Depending on which way the blades are turning, you can either create a breeze to help cool you down or force warm air down to help warm you up. In the summer, the blades should rotate counter-clockwise (as you look up at it), and in the winter, they should rotate clockwise.
Just remember that ceiling fans don’t actually cool the air. They create a breeze that helps your sweat evaporate quicker and cool your skin. Therefore, you don’t want to leave a ceiling fan on when you’re not in the room so you don’t waste electricity.
5. Do Certain Chores at Night
Some appliances give off a significant amount of heat as you use them. After all, nothing heats up a room faster than a 350-degree oven. Even stove burners emit some heat when you use them, so be deliberate about which kitchen appliances you’re using.
If possible, try to make recipes that don’t require heat, or use an outdoor grill during the warm summer months. You can also check out this collection of easy-to-make vegetarian Instant Pot recipes.
Dishwashers, washing machines, and clothes dryers also give off heat when they run, so try to limit their use to the evening hours when cooler outside temperatures can help offset their heat output.
6. Create Your Own AC
With just a few simple items around your home, you can actually create your own personal AC. Simply fill a bowl with ice or ice packs, place the bowl in front of a fan, and turn the fan on.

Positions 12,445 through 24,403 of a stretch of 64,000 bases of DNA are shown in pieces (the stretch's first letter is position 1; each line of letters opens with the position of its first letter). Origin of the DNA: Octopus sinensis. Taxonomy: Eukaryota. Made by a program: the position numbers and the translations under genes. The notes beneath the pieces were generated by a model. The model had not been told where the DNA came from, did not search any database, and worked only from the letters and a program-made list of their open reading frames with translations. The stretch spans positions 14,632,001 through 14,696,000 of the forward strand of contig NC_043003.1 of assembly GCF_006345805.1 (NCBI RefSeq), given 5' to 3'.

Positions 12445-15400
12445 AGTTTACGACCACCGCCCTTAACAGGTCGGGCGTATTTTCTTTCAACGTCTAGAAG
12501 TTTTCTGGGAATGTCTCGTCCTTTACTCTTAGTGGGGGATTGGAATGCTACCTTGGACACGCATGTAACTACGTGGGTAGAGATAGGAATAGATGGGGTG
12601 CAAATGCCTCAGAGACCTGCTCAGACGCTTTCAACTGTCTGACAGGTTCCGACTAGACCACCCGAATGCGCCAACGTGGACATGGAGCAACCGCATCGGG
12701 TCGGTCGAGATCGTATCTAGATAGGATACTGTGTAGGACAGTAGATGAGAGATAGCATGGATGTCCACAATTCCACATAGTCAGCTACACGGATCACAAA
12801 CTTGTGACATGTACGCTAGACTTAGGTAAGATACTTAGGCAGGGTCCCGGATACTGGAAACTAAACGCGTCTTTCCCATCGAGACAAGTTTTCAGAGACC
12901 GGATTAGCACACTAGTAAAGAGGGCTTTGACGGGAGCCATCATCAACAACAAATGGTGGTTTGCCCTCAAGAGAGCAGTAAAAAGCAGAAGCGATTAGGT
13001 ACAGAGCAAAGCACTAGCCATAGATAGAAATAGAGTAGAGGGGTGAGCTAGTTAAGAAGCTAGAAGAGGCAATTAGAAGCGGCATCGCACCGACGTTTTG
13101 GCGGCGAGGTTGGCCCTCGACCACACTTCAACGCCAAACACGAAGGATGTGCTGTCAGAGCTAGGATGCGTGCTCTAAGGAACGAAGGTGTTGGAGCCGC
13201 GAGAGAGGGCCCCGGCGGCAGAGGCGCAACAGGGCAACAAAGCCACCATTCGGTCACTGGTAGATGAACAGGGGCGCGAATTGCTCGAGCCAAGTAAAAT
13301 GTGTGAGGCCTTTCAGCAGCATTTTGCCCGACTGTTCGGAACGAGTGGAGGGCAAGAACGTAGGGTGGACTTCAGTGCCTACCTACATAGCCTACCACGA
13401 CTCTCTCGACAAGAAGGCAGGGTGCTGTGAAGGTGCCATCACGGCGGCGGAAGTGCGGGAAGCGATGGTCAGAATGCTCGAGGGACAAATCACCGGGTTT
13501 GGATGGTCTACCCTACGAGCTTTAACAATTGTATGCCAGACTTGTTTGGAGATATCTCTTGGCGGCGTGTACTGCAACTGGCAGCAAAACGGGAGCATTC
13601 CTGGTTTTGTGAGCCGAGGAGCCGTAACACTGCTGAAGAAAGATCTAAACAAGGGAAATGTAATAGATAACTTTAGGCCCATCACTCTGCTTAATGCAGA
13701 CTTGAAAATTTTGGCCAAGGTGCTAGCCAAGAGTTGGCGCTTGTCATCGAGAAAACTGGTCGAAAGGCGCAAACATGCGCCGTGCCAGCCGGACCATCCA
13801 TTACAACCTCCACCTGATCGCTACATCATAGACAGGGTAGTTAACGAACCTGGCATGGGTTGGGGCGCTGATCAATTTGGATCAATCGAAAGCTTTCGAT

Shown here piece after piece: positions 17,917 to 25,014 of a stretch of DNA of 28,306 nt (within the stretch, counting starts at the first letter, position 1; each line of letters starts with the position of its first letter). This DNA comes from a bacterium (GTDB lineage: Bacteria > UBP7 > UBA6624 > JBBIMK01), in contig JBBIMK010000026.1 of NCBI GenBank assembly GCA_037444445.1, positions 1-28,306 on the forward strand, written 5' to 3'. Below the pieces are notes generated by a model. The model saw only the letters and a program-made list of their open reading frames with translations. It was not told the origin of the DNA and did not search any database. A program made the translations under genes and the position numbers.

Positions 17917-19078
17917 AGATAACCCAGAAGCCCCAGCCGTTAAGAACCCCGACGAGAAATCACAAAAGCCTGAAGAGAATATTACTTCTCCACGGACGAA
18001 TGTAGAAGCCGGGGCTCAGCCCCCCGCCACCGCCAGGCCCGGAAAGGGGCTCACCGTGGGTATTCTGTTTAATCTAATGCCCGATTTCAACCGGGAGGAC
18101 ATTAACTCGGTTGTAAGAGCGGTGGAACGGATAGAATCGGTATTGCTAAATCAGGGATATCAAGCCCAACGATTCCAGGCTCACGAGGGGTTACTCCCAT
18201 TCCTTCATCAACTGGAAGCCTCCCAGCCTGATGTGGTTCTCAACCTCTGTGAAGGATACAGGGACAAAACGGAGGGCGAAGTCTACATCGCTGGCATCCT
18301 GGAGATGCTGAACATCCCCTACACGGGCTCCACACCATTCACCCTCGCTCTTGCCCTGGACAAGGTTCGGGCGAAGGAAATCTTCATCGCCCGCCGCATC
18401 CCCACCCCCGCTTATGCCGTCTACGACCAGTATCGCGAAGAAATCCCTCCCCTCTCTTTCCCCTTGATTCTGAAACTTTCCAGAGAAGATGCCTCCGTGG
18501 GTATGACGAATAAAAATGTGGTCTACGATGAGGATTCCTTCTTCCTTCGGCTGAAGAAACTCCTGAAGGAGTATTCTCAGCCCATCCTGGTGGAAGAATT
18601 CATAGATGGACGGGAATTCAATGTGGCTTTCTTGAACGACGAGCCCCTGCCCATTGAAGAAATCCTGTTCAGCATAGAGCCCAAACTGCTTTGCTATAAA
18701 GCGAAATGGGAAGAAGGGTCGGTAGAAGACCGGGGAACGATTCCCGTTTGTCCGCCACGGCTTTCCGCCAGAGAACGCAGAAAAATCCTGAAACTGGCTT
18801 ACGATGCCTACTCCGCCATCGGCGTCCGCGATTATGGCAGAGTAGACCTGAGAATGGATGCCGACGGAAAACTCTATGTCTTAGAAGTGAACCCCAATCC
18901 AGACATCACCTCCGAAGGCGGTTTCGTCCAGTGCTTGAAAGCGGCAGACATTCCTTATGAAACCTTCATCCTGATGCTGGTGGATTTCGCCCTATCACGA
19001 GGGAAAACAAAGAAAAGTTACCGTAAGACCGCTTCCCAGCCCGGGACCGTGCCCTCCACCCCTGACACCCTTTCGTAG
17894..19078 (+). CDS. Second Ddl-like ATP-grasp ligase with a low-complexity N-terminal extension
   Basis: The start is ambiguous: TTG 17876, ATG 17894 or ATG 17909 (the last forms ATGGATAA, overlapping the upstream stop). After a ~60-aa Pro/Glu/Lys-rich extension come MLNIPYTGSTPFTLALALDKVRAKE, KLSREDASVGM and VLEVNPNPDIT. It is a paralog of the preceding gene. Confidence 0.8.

The fan will blow a cool, misty breeze right over you and immediately help you cool down. Once the ice melts, don’t just dump it down the drain! Instead, you can use it to water your houseplants or the vegetable plants in your garden.
7. Open Your Windows at Night
Trying to fall asleep when it’s hot in your room is absolutely miserable. Once the sun goes down, most places experience a nice drop in temperature as well. If possible, consider opening your windows at night to let that cool air inside.
By opening several windows and keeping the interior doors open as well, you should be able to create a nice cross breeze that will fill your entire house with cool air.
Just make sure you remember to close your windows in the morning so you can trap that cool air inside and prevent warm air from getting in!
8. Create a Cooling Bed
If you don’t have the luxury of being able to open your windows at night, there are other things you can do to stay cool when you’re sleeping.
First, make the switch to these organic percale sheets. Made from 100% GOTS certified organic cotton, they’re perfect for anyone who sleeps hot because they’re super soft, breathable, and cooling. Next, pick up this memory foam pillow that contours to your head and neck and keeps you cool all night long.
When it’s time to get a new mattress, this modern foam mattress has dual-phase cooling technology that actively pulls away body heat and disperses it to keep you comfortable throughout the night. It’s also made with CertiPUR-US certified memory foam, so you know it won’t release any toxic fumes like traditional mattresses.
If it’s not time to get a new mattress, you can convert your current one into a cooling retreat with this Eco Organic Mattress Topper. Not only does the mattress topper offer naturally cool support using 100% organic materials, but it can also help extend the life of your current mattress.
9. Upgrade Your Light Bulbs
Incandescent bulbs waste around 90% of their energy simply emitting heat. If you’re trying to cool down a room without AC, something as simple as switching to LED bulbs can have a big impact. Even better, it can also help lower your electric bill!